Michael C. Johnson-USA TODAY Sports
Texas Tech forward Jaye Crockett shoots against Baylor’s Gary Franklin (4) during the Red Raiders’ 82-72 upset win at United Spirit Arena last week.
MORGANTOWN, W.Va. — Bob Huggins, for months tight-lipped about the academic travails keeping Elijah Macon and Jonathan Holton off the court, decided some good news was worth revealing Tuesday.
“They will be eligible (next season), by the way—they’re both on the dean’s list,” Huggins said Tuesday, before tacking on some deadpan sarcasm. “I would assume if you’re on the dean’s list you’re probably going to squeak through.”
When Macon and Holton are finally cleared to contribute, 2014-15 could signal happier times for WVU basketball. But as for this season, the Mountaineers are stuck with their current makeup: a perimeter-oriented team that lives and dies from 3-point range while struggling to defend and rebound.
That composition has produced a three-game losing streak, the last two of which have not been competitive.
“We played very well in a loss to Oklahoma State and we had a chance to win the game,” Huggins said. “But Texas came here and played extremely well and we just didn’t shoot the ball very well. With our team, we have to shoot it from the perimeter. Then the Kansas State game, they just took it to us and we struggled with our shot.”
Thanks to a Big 12 scheduling quirk, WVU gets a quick rematch Wednesday night against Texas Tech, the last team the Mountaineers beat 16 days ago. Juwan Staten was a force throughout the 89-86 overtime win, producing 25 points on 10-of-12 shooting to go along with five assists and four rebounds.
But whereas West Virginia has gone south since that night in Lubbock, the Red Raiders have won two of three, including an 82-72 upset of then-No. 12 Baylor that was Tech’s first win over a ranked foe since 2009.
“This group has been through a lot of adversity and three losing seasons,” Tech coach Tubby Smith said. “They’re hungry to improve so they can prove they’re deserving of winning.”
SCOUTING TEXAS TECH
Tipoff: Wednesday, 8 p.m. in Morgantown (Big 12 Network)
Records: The Red Raiders (10-8, 2-3) bring in a record identical to WVU’s, though the Mountaineers won the first meeting 89-86 in Lubbock, a game sent to overtime by Terry Henderson’s 3 with 16.8 seconds left in regulation.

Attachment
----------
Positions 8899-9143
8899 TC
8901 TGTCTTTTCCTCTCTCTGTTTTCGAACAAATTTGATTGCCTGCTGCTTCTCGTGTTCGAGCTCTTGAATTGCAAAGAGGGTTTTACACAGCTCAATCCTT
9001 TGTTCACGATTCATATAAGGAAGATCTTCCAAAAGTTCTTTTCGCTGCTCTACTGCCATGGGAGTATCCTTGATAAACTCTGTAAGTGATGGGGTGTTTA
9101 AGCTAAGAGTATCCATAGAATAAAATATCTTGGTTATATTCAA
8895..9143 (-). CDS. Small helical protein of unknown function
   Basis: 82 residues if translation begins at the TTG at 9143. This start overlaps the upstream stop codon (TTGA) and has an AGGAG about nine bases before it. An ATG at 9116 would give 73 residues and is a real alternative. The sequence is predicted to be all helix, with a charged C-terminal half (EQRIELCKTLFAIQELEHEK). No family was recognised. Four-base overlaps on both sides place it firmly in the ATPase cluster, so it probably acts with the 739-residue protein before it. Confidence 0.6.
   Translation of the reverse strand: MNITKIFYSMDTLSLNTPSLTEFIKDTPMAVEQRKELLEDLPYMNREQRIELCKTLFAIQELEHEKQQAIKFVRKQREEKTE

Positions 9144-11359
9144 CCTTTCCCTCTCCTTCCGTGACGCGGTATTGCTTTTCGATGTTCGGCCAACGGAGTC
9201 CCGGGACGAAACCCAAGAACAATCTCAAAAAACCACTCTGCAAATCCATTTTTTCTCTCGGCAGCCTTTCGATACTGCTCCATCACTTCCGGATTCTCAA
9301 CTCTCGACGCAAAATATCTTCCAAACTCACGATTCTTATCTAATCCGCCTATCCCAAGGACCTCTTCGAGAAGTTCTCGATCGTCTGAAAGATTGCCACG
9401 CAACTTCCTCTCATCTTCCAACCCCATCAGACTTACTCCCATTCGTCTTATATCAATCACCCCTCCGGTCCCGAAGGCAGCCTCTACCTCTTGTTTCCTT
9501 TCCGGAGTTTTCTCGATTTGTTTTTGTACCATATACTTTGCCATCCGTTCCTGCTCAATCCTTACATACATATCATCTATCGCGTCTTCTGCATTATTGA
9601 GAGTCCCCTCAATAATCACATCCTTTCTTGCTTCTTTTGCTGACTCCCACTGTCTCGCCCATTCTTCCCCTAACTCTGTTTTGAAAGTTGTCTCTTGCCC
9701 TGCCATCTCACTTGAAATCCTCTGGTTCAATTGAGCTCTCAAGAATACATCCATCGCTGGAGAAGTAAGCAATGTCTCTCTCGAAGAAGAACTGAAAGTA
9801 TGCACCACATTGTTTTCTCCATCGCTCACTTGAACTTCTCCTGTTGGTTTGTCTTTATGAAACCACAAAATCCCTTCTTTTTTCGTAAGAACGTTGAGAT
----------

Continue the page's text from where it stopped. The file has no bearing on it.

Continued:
RPIs: Texas Tech is No. 113 and WVU is No. 98.
Coach: Tubby Smith (521-234 in 23 seasons overall) is aiming to rejuvenate Tech’s program after a six-year stint at Minnesota produced a 124-81 record, three NCAA bids and two NITs. Smith’s teams have turned 17 NCAA berths into nine Sweet 16s, three Elite Eights and the 1998 national title at Kentucky.
Texas Tech top players: Jaye Crockett (14. 2 points, 6.4 rebounds, 56-percent shooter) and Jordan Tolbert 12.1 points, 6.6 rebounds) are 6-foot-7 forwards who factored heavily into the first meeting. Tolbert finished with 18 points and 12 boards before fouling out, while Crockett added 15 points despite spending a chunk of the second half on the bench. … Dusty Hannahs, who sports the most touchable curls in the Big 12, scored 10 points in the span of 3:07 to lead a second-half charge in Lubbock, while Toddrick Gotcher added 17 points. … 7-footer Dejan Kravic, whose tip-in ousted WVU from the Big 12 tourney last season, has been a huge contributor the past two games with 26 points, 19 rebounds and six blocked shots. His passing has been crucial as well, with seven assists.
WVU roster notes: Eron Harris (17.6 points) ended an individual slump by scoring 21 at K-State, while Juwan Staten (17.3 points, 6.2 rebounds, 5.8 assists) suffered a season-high seven turnovers. Harris and Staten rank third and fourth respectively in Big 12 scoring. … Henderson (11.6 points) was invisible at K-State, going 1-of-8 for two points, ending a string of five consecutive double-figure games. … West Virginia has slipped to ninth in the league in field-goal defense (43 percent), but Tech ranks only one notch higher at 42 percent.
Line: West Virginia favored by 6.5.
Prediction: WVU 73-67